Editorial: Is It Time to Un-Prime?

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In the interest of full disclosure, I’m an AmazonPrime member. But for how long that remains the case, I’m unsure.

I’ve always been fascinated by Amazon, the e-commerce giant who, at this point, finally has some friends (but more foes) in the industrial distribution space.

ID Executive Editor Anna WellsID Executive Editor Anna WellsAmazon revealed a secret to consumers that businesses have known about for years: though it doesn’t always save you money, consolidating your suppliers saves you time. And if you’re Amazon, your breadth of product is all the more enhanced by other, difficult-to-replicate benefits, like lightning fast fulfillment.

And it’s nice and all… I have twins in diapers and so I hit the re-order button a lot for consumables; knowing the box will arrive before I need it is reassuring. But I’ve been struggling lately with a nagging impulse to close my Prime account, and the reason has a lot to with a story we covered recently.

I’ll spare you all of the dramatic details, but the Wall Street Journal recently embarked on an Amazon experiment, spurred by reports from “dumpster divers” that it was relatively simple to post their products on Amazon as third-party sellers … you know, the “products” they found in the garbage, cleaned and repacked before shipping them to Fulfillment by Amazon. WSJ reporters tried the same, and were able to successfully list for purchase items that they’d found in a trash bin outside of a Trader Joe’s. Since the sellers used Fulfillment by Amazon, their posts were labeled with the Prime badge, leaving critics to wonder what other kinds of ills this moniker was hiding.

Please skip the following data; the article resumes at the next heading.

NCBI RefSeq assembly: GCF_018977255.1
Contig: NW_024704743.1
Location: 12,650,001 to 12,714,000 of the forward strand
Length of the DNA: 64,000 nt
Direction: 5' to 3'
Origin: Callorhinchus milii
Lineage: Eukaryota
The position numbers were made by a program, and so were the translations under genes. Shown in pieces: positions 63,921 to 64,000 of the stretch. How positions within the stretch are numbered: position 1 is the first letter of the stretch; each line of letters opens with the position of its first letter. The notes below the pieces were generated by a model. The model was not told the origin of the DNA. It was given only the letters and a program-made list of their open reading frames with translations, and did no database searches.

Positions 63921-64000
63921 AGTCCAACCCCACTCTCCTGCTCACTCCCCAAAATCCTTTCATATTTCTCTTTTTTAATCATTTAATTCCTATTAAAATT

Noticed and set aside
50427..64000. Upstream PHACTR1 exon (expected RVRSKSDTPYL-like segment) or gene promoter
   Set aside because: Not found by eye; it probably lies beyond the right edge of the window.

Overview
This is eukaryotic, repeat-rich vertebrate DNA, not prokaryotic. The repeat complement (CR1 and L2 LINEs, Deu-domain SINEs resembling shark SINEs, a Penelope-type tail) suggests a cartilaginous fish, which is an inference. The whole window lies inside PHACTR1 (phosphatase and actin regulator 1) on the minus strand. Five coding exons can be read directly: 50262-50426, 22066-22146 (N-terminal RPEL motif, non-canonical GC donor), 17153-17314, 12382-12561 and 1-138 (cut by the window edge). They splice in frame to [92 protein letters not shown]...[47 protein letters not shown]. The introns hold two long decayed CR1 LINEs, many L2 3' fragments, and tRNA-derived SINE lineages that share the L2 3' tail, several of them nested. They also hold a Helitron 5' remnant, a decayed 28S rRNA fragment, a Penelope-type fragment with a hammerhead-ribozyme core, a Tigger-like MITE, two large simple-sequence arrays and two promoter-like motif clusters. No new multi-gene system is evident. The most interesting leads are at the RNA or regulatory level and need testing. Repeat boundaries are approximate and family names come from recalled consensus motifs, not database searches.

The story is just one example that happens to have a very heavy “ick” factor. But it also leaves a lot to discuss for distributors who are (a) competing against Amazon or (b) selling as third parties on the marketplace. More stories of supply chain issues and lack of oversight continue to populate the news cycle, and it’s been widely reported just how many counterfeit goods exist on this mammoth website.

Journalists warn that users and sellers will begin to flee, but the evidence isn’t there yet. As Jack Keough points out in his "A Closer Look" column in ID's Jan/Feb print issue, Amazon (and especially Amazon Business) has been growing faster than ever. But some high-profile brands have walked away, publicly stating that counterfeits and unauthorized sellers were the reason for their exodus.

If Amazon begins to lose its allure from a customer standpoint, this could be good for many distributors who have stayed away. But for those who sell through Amazon, or as third-party sellers, things could get rocky. The important part is to keep a close eye on Amazon’s activities and have a contingency plan. Justin Leigh, CEO of e-commerce advisory firm Ideoclick recently told CNBC that his firm has worked with some businesses that have bailed on Amazon but, for some, the “frustration built to the point that they walked away without a strategy beyond just not doing business with [Amazon] anymore.”

So if you think, as a third party seller, that your brand could be tarnished by Amazon’s business practices, then start formulating a plan now. As traffic grows, the e-commerce giant will only get bigger and its supply chain even harder to police.

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